Sara Pascoe: Animal | Book review by Steve Bennett

Sara Pascoe: Animal

Book review by Steve Bennett

Few comedians' books can lay claim to being important; but Sara Pascoe's debut, Animal, falls firmly into that category.

In it, she has taken a look at all the shit women have to go through, both biological and personal, and looked for the reasons behind it, evolutionary, social or a combination of the two.

But the angle that makes it so compelling is – like her stand-up show of the same name – the fact that her research is inspired by autobiographical incidents, occasionally harrowing ones, which she shares with honesty.

Yet even the heaviest subjects are tackled with wit, either disarmingly self-deprecating or mocking the absurd assumptions around which the world has come to work, or using the comedians' techniques of sketches in which she argues a case against a fictional antagonist.

Written with the conversational breeze of stand-up, it avoids the dry or preachy terms of the 'women's issue' section to become an essential read. It should certainly be a must for any pre-teen girls, with its frank descriptions of puberty reassuring them that their feelings are normal, if seemingly irrational.

Straight men would do well to read this too for an insight into what their partners, colleagues and targets of any accidental or deliberate sexism have to go though. So it's a shame, for many reasons, that the publishers chose the stereotypical pink for the cover that might deter the blokey-bloke types.

Animal is divided into three sections: love, body and consent, gradually building up the seriousness of the message from the evolutionary benefits of pair bonding, up through body image, periods and reproductive organs and on to female genital mutilation and rape.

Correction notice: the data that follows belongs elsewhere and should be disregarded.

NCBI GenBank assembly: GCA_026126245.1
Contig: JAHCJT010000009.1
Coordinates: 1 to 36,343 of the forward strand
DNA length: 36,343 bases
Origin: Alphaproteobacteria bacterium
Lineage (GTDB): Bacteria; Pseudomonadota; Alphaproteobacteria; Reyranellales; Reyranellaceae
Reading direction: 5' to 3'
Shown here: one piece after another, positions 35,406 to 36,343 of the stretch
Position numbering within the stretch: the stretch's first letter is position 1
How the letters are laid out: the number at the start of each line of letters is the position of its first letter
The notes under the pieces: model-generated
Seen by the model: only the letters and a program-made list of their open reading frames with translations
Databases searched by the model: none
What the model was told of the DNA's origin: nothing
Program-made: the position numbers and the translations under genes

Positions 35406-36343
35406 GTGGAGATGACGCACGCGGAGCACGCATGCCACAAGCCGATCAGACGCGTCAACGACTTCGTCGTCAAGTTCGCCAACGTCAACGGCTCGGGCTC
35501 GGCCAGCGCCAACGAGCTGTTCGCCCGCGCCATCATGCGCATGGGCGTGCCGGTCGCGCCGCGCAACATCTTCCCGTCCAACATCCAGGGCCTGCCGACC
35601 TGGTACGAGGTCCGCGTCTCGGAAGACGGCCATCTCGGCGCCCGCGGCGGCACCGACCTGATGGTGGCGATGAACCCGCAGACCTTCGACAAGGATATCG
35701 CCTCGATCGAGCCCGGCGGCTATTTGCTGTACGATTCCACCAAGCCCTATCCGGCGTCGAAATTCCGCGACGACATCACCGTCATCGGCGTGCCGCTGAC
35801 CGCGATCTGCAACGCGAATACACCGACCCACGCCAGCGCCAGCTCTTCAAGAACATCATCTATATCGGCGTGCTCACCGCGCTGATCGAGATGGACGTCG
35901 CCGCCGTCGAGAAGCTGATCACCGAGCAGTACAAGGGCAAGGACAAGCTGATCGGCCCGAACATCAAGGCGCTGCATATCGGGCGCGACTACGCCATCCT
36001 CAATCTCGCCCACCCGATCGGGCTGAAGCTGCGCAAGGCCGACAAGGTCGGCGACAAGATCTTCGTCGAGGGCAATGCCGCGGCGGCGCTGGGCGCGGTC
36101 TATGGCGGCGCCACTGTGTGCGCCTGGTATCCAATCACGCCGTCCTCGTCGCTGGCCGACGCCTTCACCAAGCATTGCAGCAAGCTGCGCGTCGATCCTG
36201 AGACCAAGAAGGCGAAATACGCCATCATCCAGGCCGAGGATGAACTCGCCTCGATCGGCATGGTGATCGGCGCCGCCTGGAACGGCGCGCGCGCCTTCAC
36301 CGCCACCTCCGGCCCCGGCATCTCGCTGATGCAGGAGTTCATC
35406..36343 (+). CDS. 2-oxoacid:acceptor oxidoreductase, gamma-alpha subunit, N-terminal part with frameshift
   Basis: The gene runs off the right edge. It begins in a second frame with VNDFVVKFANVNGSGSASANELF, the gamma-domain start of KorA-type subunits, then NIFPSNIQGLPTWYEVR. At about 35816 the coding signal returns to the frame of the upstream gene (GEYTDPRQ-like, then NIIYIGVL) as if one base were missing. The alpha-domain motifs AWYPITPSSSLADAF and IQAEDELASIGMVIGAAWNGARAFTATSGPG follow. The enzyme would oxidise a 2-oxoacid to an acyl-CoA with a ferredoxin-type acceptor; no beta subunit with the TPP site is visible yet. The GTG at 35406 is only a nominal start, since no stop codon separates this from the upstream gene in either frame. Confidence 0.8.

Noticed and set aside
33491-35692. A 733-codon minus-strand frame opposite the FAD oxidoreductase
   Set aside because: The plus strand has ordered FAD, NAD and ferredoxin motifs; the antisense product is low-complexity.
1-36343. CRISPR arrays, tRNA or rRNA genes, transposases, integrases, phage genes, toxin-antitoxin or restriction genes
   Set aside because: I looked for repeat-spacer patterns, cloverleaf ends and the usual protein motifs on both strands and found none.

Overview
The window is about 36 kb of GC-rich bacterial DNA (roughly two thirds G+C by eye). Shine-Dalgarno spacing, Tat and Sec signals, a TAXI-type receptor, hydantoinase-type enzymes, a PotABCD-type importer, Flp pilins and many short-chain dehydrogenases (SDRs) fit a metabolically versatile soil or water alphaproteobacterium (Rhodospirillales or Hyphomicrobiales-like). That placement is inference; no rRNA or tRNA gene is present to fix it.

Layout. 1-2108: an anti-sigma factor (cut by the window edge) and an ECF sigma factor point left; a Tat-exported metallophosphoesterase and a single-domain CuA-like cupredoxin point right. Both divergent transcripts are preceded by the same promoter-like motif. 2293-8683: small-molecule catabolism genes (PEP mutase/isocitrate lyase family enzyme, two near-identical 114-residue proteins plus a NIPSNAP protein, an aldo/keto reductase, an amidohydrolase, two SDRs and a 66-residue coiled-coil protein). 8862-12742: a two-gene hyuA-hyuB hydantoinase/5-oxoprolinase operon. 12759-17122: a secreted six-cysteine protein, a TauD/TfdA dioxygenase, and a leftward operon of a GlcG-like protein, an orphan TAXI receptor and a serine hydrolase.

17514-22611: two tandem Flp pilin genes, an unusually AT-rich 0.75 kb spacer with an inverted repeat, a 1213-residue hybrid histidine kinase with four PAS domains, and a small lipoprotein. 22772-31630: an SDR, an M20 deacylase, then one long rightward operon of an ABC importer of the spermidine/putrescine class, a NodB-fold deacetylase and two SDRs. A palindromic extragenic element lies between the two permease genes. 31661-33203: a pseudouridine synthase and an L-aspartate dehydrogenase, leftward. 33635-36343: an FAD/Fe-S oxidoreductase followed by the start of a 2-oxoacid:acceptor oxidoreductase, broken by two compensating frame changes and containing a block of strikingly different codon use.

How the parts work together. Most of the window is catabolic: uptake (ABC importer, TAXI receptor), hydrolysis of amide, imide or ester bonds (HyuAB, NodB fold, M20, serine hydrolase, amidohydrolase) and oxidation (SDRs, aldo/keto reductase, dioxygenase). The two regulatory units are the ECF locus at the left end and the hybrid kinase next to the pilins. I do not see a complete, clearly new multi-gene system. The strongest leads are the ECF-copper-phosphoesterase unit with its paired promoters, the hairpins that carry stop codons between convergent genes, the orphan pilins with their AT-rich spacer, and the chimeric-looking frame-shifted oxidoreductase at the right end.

However unpalatable the subject, the balance between entertainment, information and outrage is well-balanced. The facts are often presented in a jokey way – think QI, including its way of challenging perceived facts we think we all know – but with a greater sense of purpose and indignity.

After all, there's a warped logic to the way half the population is treated that's rife for comedy, even if it's sometimes of a bleakly wry flavour. Even on the simplest of subjects, the idea that somehow there's come to be some alleged shame in the fat deposits needed to make and sustain a life is a nonsense humanity has inflicted on itself, ripe for mocking.

But ours is not a world of certainties, and Pascoe sometimes lets contradictions hang, either in society or in her own mind. That's inevitable given that human behaviour is never logical, but she mostly tries to figure out scientifically where our prejudices and insecurities come from, so as to better understand them. That knowledge might be of only limited comfort if you're being made to feel bad about yourself – but it's some comfort nonetheless.

Pascoe AnimalHer research, garnered from from widespread reading, is all presented thought the prism of her own experience, exposing emotional vulnerabilities which takes the book other giant step away from an earnest, strident gender studies tome. Her father, a jazz musician, left when she was young, after lots of affairs, while she's had body issues and a teenage abortion, and so much more.

That she's lived through so much of what she describes gives added weight to her arguments or accounting for her passion to explain. Not that she's unique in this, of course, most women have experienced much of what she discusses – though you might not know it from the many taboos that stubbornly persist.

Animal is just the latest assault on those illogical notions, using humour as the weapon, and a fine addition to the range of amusing, readable books about what it means to be a woman in the early 21st Century.

• Animal: An Autobiography of the Female Body by Sara Pascoe has just been published by Faber & Faber, priced £12.99. Click here, to order from Foyles.

Published: 26 Apr 2016

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